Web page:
Standardized field sobriety tests are administered in nearly every OVI (DUI) case in central Ohio. But what it the standard for admitting the field sobriety tests as evidence in an OVI (DUI) trial? To answer this question, we must look at decisions by the Ohio Supreme Court, legislation by the Ohio General Assembly, and the manual published by the National Highway Traffic and Safety Administration.
What has the Ohio Supreme Court said? In 2000, the Ohio Supreme Court held that, for the results of field sobriety tests to serve as probable cause to justify an arrest, the tests must be administered in strict compliance with standardized testing procedures. State v. Homan. The Court stated, “When field sobriety testing is conducted in a manner that departs from established methods and procedures, the results are inherently unreliable.” In 2004, the Ohio Supreme Court held that, for the results of field sobriety tests to be admissible at trial, the tests must be administered in compliance with standardized testing procedures. State v. Schmitt.
What has the Ohio legislature said? The legislature apparently did not approve of the result in Homan. In 2002, the Ohio General Assembly amended Ohio Revised Code section 4511.19(D). The amended statute provides that, if the prosecution demonstrates by clear and convincing evidence that the tests were administered in substantial compliance with testing standards, then: (1) the officer may testify concerning the results of the tests; (2) the prosecution may introduce the results of the tests; and (3) the Court shall admit such evidence if it is admissible under the Rules of Evidence. R.C. 4511.19(D)(4)(b).
So what is substantial compliance? In 2007, the Ohio Supreme Court held that the substantial compliance standard of R.C. 4511.19(D) does not violate the Ohio Constitution. State v. Boczar. Although the Ohio Supreme Court has not defined substantial compliance in the context of field sobriety tests, that Court did stated that substantial compliance means complying with procedures to the extent that the only errors are de minimus. State v. Burnside (2003), 100 Ohio St.3d 152.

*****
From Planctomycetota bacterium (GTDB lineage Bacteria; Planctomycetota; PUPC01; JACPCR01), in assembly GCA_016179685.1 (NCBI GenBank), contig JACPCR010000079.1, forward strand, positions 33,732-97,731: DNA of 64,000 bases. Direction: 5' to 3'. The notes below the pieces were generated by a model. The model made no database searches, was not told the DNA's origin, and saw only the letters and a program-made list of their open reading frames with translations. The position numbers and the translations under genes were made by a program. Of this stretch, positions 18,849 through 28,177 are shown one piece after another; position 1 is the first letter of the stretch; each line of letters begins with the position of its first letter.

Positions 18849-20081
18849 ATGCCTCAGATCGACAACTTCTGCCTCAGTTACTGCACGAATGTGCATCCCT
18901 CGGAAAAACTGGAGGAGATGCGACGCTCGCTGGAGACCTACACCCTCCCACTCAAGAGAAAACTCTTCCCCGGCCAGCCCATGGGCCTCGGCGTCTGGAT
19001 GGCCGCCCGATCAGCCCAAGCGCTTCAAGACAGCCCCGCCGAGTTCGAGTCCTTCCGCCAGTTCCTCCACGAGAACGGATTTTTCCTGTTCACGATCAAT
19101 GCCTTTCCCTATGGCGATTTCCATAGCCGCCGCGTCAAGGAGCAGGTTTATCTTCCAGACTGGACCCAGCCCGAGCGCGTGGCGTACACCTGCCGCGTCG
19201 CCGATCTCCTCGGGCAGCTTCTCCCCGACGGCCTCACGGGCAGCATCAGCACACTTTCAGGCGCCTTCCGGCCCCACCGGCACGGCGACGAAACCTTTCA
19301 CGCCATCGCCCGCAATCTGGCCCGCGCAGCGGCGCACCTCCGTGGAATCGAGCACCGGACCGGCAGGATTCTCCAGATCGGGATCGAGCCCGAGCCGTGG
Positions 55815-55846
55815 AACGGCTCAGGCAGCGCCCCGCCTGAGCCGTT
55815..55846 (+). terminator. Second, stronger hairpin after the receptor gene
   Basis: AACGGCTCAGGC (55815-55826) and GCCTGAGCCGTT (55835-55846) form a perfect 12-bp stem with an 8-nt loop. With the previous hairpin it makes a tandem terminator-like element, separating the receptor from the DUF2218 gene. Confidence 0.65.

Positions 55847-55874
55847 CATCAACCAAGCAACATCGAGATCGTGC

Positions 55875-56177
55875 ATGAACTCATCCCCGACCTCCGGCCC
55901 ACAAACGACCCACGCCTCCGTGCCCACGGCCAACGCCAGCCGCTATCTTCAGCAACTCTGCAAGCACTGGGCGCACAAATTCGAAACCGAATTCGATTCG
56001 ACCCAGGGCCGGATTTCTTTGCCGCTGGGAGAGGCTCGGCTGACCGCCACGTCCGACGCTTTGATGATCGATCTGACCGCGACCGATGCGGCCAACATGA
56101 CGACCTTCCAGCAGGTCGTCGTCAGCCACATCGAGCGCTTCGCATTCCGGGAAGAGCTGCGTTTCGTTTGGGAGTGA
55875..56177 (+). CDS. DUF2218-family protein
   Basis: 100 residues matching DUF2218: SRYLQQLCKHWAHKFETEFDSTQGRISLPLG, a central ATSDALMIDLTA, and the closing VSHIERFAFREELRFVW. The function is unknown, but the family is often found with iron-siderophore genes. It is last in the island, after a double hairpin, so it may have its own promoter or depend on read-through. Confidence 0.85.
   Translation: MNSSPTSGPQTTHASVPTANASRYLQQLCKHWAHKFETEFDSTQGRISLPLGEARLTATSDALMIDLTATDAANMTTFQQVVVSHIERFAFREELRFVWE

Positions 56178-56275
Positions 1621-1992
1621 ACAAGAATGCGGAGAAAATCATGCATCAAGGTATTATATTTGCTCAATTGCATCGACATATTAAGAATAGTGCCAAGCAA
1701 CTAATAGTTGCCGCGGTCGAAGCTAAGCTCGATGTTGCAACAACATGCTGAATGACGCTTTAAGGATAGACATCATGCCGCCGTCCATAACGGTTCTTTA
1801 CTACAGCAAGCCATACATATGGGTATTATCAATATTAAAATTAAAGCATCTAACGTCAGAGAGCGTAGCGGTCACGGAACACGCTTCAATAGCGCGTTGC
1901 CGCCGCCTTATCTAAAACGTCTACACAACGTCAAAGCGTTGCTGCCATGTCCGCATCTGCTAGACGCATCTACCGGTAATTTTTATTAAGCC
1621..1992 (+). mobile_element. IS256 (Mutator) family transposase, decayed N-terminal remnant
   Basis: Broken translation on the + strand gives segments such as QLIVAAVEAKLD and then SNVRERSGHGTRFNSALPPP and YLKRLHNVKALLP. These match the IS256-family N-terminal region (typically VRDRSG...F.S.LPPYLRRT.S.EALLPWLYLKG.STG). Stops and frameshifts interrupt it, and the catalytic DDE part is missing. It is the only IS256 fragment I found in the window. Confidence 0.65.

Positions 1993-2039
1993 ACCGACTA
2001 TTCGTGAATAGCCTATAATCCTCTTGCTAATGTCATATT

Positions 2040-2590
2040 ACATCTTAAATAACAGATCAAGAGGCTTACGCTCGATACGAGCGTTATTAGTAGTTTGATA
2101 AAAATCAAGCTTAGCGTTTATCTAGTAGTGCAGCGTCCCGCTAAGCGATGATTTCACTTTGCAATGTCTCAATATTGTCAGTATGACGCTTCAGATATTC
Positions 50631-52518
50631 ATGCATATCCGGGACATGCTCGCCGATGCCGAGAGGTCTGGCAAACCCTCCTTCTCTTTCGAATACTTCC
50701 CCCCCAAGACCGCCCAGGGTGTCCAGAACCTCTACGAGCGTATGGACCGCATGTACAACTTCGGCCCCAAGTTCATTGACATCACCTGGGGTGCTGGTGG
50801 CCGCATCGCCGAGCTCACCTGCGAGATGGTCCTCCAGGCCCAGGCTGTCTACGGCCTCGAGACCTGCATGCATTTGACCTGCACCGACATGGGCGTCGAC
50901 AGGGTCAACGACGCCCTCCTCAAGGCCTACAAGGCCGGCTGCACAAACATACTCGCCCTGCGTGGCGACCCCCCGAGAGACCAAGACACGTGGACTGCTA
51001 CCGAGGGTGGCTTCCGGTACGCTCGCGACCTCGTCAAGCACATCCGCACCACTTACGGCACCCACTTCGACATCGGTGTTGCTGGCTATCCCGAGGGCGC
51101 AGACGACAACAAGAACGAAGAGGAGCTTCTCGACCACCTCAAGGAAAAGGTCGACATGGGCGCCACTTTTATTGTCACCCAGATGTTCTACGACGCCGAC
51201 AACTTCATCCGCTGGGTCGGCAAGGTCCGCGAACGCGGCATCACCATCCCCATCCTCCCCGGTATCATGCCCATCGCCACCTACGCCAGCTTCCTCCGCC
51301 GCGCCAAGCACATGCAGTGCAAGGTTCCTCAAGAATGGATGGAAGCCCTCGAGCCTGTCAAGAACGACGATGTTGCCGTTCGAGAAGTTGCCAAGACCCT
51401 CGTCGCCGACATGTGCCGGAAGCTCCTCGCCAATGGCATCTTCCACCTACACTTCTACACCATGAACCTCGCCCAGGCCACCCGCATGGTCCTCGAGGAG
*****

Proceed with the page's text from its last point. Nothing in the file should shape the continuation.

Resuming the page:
What does the manual say? The manual that contains the standards for administering the tests is “DWI Detection and Standardized Field Sobriety Testing“, published by the National Highway Traffic and Safety Administration (NHTSA). On page VIII-19, the manual states: “It is necessary to emphasize this validation (of the tests) applies only when: *The tests are administered in the prescribed standardized manner *The standardized clues are used to assess the suspect’s performance *The standardized criteria are employed to interpret that performance. If any one of the standardized field sobriety test elements is changed, the validity is compromised.”
How do we synthesize the manual, the legislation, and the decisions? We can determine if the officer substantially complied with testing standards by looking at the language of the NHTSA manual and the language of Burnside. If the officer changes any one element of the field sobriety tests (how the test is administered and how the suspect’s performance is interpreted), the validity of the test is compromised. Any error that compromises the validity of the test certainly is no “de minimus”.
Why does this matter? If officers do not substantially comply with the standards of the NHTSA manual, the results of the field sobriety tests may not be used for determining probable cause, and the results of the tests may not be admissible in trial. Given that nearly every OVI (DUI) case involves field sobriety tests, the standard of admissibility for standardized tests is very important.